Last week I had the opportunity to talk with Matt Davio from Proxense, a new RFID/Biometric solution provider. Their product line can not only track assets, but also patients and clinicians. Proxense has it’s own server to work with present day EHR charting systems.
At the end of the post, there is an excellent video that goes though the entire process with some nice visuals of the processes at work.
Overall the company has 32 patents in place for it’s technology. The RFID tracking is using proprietary frequency. The company is also looking to partner with EHR vendors to enhance currently security. I asked about something I thought was similar a few years ago with a company that offered the ability to pay by biometric fingerprint and Matt told me this is not the same as the biometric information is stored and encrypted on the device and not stored on a server, as was the case with the other technology I had remembered.
St. Charles hospital in Bend, Oregon has signed on to serve a the beta testing facility for the entire network. Initially 3 components will be installed and 2 others added later. The small device, a PDK, (personal data key) which could be in several formats, a card, fob, etc. is called the PROX. It contains the encrypted information. If it is lost, nobody else can access the information as it is tied to your fingerprint. The chip is also secure, in other words, if it is in any way opened, the chip is broken, and useless to the hacker to obtain any encrypted information stored.
The PDK is battery operated.
“The PROX holds ID information, medical records data, and more, and provide a simple and efficient interface for systems and records access. The product has many solutions somewhat built in to one system.”
First of all and probably of most interest to physicians is the solving of the “single sign” on issue. In other words when configured, the physician is automatically logged on to the system, no more having to remember all those passwords, just be in the proximity of the sensors.
Matt also informed me that there are also other uses outside of healthcare for the product, such as a contract recently secured with Bally. Soon, through the technology, we will have a “smart” slot machine that will remember your game preferences and recognize you when you approach the machine. In essence, Matt stated the technology of course has immediate use with healthcare, but is not limited to the industry and other variations are certainly open to discuss.
The solution sounds pretty solid as the Pentagon is also starting a beta project with Proxense in late summer or early fall, and we all know how important security is at the Pentagon.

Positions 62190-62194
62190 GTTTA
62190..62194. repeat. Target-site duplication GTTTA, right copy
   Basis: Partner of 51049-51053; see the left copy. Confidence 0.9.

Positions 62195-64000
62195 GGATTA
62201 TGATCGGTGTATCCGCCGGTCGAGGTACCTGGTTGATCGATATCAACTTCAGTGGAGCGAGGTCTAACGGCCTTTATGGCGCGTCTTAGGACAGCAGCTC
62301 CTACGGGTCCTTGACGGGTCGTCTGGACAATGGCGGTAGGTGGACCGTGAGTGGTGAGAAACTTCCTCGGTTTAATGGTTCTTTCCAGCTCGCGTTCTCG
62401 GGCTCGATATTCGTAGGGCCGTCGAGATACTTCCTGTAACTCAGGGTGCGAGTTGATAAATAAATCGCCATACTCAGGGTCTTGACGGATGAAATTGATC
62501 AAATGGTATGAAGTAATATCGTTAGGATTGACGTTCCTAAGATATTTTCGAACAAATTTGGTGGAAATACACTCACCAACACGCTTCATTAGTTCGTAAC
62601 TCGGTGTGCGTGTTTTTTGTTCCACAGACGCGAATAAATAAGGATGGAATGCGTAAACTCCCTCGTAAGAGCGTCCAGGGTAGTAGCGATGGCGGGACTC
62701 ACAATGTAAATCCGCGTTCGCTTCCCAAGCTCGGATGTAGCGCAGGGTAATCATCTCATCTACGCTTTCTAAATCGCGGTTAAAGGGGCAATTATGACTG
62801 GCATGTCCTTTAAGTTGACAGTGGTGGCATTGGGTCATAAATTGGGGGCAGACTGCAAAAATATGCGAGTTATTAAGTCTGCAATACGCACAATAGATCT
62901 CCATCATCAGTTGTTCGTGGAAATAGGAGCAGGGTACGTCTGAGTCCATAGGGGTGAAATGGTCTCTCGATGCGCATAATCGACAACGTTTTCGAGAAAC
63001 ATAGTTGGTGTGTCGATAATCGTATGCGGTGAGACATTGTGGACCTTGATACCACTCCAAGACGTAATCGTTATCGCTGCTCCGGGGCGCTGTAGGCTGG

The visuals in the system are enhanced with the use of Windows Presentation Foundation and the communication system is utilizing technology from Windows Communication Foundation. The links below give some information regarding the technology and more information can be found at Microsoft as well.
McKesson is the system used currently at the Bend, Oregon hospital and it require a small bit of modification to interface with ProxMed. Proxense is providing the bridgework for the EHR system through out the facilities.
Additionally down the road, plans have been discussed to link with Allscripts and eClinicalWorks systems to handle connecting the ambulatory EHR systems in use at physicians' offices to the hospital.
Next is the PHR connection with the ProxRec module for the PHR connection. The hospital builds the API connection to work with the Proxense Server to synch to a PHR.
“This module defines a very progressive records storage and access model, providing the plumbing needed to enable Central Records Storage/Access (CRSA) systems such as Microsoft HealthVault and Google Health.”
The auto display automatically pulls the correct chart and logs in the physician in the examining room, for example. This I would see as a huge times saver for the doctors not having to log in each time and also it would ensure the correct chart is on the screen.
The Prox key can also serve as secure access for the patient to their PHR. One a patient is established, whether it be at the hospital or at one of the connected facilities, they are recognized throughout the entire system, so in other words, the biometric log on can be used in each facility, thus eliminating duplication of effort with writing and entering the same data at multiple healthcare facilities.
After speaking with Matt and learning about Proxense, it certainly appears the product stands to not only bridge information, but also add the desired security we all want with our medical records. For one, as a patient, I could certainly appreciate not having to fill in the same information over and over.
With the availability of recent tests for each patient from various facilities, this could also stand to cut down not only time in having the information, but the cost and inconvenience to the patient sometimes of manually having to take the information from one facility to another as well. Hopefully we will be hearing more on the progress being made with the product as it grows.
Thanks Matt for taking some time to explain Proxense and sharing some additional details on how the security, convenience, and PDKs all come together for very complete solution. BD